I initially completed a foundation in psychodynamic counselling skills. Nine houses and 14 years later, I’ve gained a postgraduate diploma in cognitive behavioural therapy. My course was at Staffordshire University, which was great while we lived in Stafford, but we were sent to Andover halfway through – well I was, and my husband deployed to Kuwait for seven months. I commuted to Stafford and stayed with relatives for three days a week and found a new placement in Basingstoke to complete my hours. Thanks to the Army community, I had friends who collected the children from boarding school on a Friday while I battled down the motorways after university. It’s been extremely challenging.

What are the benefits compared to your old job?
I’ve now set up in private practice from my quarter, treating Army families and civilians with common mental health issues. Working from home means I’m the only piece of kit needed. I can see patients at any time of the day. In my old job, weekends, holidays and overnight shifts were normal. I had to go where the story was, which meant travel and irregular hours. Now I get to spend quality time with my patients and work through all their issues.

Tip for others thinking of a career change
Volunteer. We can’t always find appropriate or paid work that will contribute to career change plans. It demonstrates commitment to your chosen path and often comes with recognised training. Try to shadow someone who does what you’d like to do.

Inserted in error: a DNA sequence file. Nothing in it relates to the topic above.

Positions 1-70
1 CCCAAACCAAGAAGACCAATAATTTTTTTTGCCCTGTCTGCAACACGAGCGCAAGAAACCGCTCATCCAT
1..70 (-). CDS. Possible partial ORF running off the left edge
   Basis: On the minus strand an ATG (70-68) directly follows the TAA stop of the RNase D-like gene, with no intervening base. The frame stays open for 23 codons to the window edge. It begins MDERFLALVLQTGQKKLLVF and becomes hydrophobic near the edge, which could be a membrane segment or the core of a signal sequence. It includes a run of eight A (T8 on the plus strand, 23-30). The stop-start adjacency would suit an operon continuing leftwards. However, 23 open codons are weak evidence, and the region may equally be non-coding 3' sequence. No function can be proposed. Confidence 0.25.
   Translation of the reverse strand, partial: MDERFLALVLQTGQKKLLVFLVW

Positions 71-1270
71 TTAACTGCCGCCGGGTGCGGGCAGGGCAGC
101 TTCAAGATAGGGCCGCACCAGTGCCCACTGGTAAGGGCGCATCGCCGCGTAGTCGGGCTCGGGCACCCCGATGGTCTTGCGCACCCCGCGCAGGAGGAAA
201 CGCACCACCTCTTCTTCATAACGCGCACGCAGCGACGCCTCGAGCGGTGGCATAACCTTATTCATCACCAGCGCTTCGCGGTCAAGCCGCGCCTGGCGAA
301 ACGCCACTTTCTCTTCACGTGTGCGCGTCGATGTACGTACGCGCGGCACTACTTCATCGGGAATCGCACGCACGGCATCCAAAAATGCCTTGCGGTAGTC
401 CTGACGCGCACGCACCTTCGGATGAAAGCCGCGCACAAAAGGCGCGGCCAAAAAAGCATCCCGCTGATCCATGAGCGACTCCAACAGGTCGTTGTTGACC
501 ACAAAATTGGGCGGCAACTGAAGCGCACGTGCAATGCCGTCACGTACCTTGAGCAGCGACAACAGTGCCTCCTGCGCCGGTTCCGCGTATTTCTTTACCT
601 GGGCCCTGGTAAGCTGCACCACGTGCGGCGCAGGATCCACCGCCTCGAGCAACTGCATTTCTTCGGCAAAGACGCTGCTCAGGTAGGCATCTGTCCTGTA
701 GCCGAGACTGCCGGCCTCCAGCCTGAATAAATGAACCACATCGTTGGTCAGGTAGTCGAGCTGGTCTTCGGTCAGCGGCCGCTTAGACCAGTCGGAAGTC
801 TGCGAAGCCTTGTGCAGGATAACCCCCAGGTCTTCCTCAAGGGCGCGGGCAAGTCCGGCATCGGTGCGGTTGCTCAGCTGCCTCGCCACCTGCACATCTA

Name:
Tracey-Ann Knight

Previous career:
Education clerk, home carer, administrator

New career:
Author

 

Why did you decide to switch careers?
I have had the typical transient career path of an Army spouse with various jobs. When it was time to return to full-time work after my daughter began school, I wanted something that was both flexible and challenging. I have always wanted to write, but like most of us I had allowed things to get in my way, such as a lack of confidence and a need to watch TV! I published my first book, Women Warriors – Ten Courageous Lives of Women Who Went to War last year.

How did you achieve it whilst living Army life?
I did as much research as I could via websites, libraries and museums, but the majority of the work was done from home.

What are the benefits compared to your old job?